Takebe N, Cheng X, Wu S, Bauer K, Goloubeva OG, Fenton RG, et al. Phase I clinical trial of the inosine monophosphate dehydrogenase inhibitor mycophenolate mofetil (cellcept) in advanced multiple myeloma patients. Clin Cancer Res Off J Am Assoc Cancer Res. 2004;10(24):8301–8.
Wang X, Yang K, Wu Q, Kim LJY, Morton AR, Gimple RC, et al. Targeting pyrimidine synthesis accentuates molecular therapy response in glioblastoma stem cells. Sci Transl Med. 2019;11(504):eaau4972.
Graves LM, Guy HI, Kozlowski P, Huang M, Lazarowski E, Pope RM, et al. Regulation of carbamoyl phosphate synthetase by MAP kinase. Nature. 2000;403(6767):328–32.
Peters GJ, Schwartsmann G, Nadal JC, Laurensse EJ, van Groeningen CJ, van der Vijgh WJ, et al. In vivo inhibition of the pyrimidine de novo enzyme dihydroorotic acid dehydrogenase by brequinar sodium (DUP-785; NSC 368390) in mice and patients. Can Res. 1990;50(15):4644–9.
Klotz L, Eschborn M, Lindner M, Liebmann M, Herold M, Janoschka C, et al. Teriflunomide treatment for multiple sclerosis modulates T cell mitochondrial respiration with affinity-dependent effects. Sci Transl Med. 2019;11(490):eaao5563.
Grisar J, Aringer M, Koller MD, Stummvoll GH, Eselbock D, Zwolfer B, et al. Leflunomide inhibits transendothelial migration of peripheral blood mononuclear cells. Ann Rheum Dis. 2004;63(12):1632–7.
Sykes DB, Kfoury YS, Mercier FE, Wawer MJ, Law JM, Haynes MK, et al. Inhibition of dihydroorotate dehydrogenase overcomes differentiation blockade in acute myeloid leukemia. Cell. 2016;167(1):171-86.e15.
Loffler M, Fairbanks LD, Zameitat E, Marinaki AM, Simmonds HA. Pyrimidine pathways in health and disease. Trends Mol Med. 2005;11(9):430–7.
Sakata K, Someya M, Matsumoto Y, Tauchi H, Kai M, Toyota M, et al. Gimeracil, an inhibitor of dihydropyrimidine dehydrogenase, inhibits the early step in homologous recombination. Cancer Sci. 2011;102(9):1712–6.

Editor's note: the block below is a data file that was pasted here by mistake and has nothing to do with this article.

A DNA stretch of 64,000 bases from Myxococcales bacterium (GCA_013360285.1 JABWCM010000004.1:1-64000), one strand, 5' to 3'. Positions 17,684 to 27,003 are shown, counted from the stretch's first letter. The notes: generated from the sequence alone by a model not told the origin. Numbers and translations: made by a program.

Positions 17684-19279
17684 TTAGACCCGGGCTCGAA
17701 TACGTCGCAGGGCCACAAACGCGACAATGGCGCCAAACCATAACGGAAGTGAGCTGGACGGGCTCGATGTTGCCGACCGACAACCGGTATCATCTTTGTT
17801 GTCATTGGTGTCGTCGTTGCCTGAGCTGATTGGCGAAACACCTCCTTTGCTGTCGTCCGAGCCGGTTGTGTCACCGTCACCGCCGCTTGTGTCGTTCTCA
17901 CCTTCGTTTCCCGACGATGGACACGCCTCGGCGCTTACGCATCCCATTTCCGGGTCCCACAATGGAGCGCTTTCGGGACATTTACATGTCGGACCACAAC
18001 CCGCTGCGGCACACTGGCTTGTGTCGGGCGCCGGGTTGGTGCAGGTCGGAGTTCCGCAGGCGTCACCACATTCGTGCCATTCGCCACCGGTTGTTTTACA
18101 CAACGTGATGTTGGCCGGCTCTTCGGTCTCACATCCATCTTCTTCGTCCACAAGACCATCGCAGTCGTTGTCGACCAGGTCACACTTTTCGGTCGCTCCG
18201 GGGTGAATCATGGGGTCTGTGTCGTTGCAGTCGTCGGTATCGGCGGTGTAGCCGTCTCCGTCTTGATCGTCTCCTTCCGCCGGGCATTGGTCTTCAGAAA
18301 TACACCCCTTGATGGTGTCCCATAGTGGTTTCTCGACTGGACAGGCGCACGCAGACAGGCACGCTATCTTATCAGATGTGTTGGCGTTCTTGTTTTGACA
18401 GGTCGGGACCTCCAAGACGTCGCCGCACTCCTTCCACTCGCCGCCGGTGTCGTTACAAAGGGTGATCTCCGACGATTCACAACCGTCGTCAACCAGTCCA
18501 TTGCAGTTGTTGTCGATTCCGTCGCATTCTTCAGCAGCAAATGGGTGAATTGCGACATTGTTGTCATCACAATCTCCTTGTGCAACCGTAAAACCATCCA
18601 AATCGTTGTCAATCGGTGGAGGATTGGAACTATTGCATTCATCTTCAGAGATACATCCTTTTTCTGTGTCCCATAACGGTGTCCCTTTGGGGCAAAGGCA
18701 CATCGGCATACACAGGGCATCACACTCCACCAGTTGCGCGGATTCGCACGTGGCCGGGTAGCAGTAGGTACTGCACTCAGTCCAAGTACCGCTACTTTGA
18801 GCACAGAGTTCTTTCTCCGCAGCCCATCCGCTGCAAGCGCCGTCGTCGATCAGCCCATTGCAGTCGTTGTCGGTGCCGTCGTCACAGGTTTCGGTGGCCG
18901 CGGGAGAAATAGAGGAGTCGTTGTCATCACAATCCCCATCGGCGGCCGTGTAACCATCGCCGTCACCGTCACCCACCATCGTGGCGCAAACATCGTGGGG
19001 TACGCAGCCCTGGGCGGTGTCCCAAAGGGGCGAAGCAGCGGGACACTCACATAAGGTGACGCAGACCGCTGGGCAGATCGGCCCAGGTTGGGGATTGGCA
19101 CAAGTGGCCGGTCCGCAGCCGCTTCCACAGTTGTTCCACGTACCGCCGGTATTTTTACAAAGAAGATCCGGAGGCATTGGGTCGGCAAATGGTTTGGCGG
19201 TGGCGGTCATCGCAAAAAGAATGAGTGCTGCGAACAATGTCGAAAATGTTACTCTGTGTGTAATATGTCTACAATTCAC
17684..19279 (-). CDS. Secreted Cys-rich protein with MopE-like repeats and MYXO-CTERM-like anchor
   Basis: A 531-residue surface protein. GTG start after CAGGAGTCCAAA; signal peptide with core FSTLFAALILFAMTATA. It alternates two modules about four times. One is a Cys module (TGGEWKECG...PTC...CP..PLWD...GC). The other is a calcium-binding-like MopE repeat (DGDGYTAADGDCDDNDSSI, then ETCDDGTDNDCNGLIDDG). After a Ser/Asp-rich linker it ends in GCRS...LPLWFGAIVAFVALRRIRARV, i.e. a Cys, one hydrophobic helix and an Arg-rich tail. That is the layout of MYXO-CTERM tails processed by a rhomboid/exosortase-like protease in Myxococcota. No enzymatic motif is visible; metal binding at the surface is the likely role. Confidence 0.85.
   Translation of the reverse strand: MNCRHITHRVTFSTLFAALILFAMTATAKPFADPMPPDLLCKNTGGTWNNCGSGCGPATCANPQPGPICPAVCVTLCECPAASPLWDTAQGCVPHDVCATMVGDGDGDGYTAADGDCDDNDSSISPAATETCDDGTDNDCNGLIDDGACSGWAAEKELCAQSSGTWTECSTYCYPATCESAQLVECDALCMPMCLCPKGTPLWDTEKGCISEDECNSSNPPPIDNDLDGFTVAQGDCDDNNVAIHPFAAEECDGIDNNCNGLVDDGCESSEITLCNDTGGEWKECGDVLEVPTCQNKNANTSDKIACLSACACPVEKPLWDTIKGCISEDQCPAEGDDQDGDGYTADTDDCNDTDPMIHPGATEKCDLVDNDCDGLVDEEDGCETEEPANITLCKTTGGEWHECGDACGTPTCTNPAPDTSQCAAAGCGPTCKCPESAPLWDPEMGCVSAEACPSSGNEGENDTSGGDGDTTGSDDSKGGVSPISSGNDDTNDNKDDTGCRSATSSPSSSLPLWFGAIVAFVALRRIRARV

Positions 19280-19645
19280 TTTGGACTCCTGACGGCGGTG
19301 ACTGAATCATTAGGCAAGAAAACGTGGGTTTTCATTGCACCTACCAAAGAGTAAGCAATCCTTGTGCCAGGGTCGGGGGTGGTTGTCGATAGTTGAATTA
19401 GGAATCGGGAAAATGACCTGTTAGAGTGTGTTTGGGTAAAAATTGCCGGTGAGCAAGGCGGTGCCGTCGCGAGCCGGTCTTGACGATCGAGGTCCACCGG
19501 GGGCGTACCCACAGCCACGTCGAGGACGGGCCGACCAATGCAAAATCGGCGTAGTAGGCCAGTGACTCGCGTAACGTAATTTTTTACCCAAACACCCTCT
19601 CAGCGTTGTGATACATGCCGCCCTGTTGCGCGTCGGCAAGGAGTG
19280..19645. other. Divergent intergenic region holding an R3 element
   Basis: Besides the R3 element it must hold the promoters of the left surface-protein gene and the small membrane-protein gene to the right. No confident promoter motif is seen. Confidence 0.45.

Johnson MR, Wang K, Diasio RB. Profound dihydropyrimidine dehydrogenase deficiency resulting from a novel compound heterozygote genotype. Clin Cancer Res Off J Am Assoc Cancer Res. 2002;8(3):768–74.
Gardiner SJ, Begg EJ, Robinson BA. The effect of dihydropyrimidine dehydrogenase deficiency on outcomes with fluorouracil. Adverse Drug React Toxicol Rev. 2002;21(1–2):1–16.
Laliberte J, Momparler RL. Human cytidine deaminase: purification of enzyme, cloning, and expression of its complementary DNA. Can Res. 1994;54(20):5401–7.
Olou AA, King RJ, Yu F, Singh PK. MUC1 oncoprotein mitigates ER stress via CDA-mediated reprogramming of pyrimidine metabolism. Oncogene. 2020;39(16):3381–95.
Vander Heiden MG, DeBerardinis RJ. Understanding the intersections between metabolism and cancer biology. Cell. 2017;168(4):657–69.
Jones ME. Pyrimidine nucleotide biosynthesis in animals: genes, enzymes, and regulation of UMP biosynthesis. Annu Rev Biochem. 1980;49:253–79.
Losson R, Lacroute F. Plasmids carrying the yeast OMP decarboxylase structural and regulatory genes: transcription regulation in a foreign environment. Cell. 1983;32(2):371–7.
Vijayan D, Young A, Teng MWL, Smyth MJ. Targeting immunosuppressive adenosine in cancer. Nat Rev Cancer. 2017;17(12):765.
Boison D, Yegutkin GG. Adenosine metabolism: emerging concepts for cancer therapy. Cancer Cell. 2019;36(6):582–96.
Jeffrey JL, Lawson KV, Powers JP. Targeting metabolism of extracellular nucleotides via inhibition of ectonucleotidases CD73 and CD39. J Med Chem. 2020;63(22):13444–65.
Camici M, Garcia-Gil M, Pesi R, Allegrini S, Tozzi MG. Purine-metabolising enzymes and apoptosis in cancer. Cancers. 2019;11(9):1354.
Wang L. Mitochondrial purine and pyrimidine metabolism and beyond. Nucleosides Nucleotides Nucleic Acids. 2016;35(10–12):578–94.
Bzowska A, Kulikowska E, Shugar D. Purine nucleoside phosphorylases: properties, functions, and clinical aspects. Pharmacol Ther. 2000;88(3):349–425.
Yu S, Li X, Guo X, Zhang H, Qin R, Wang M. UCK2 upregulation might serve as an indicator of unfavorable prognosis of hepatocellular carcinoma. IUBMB Life. 2019;71(1):105–12.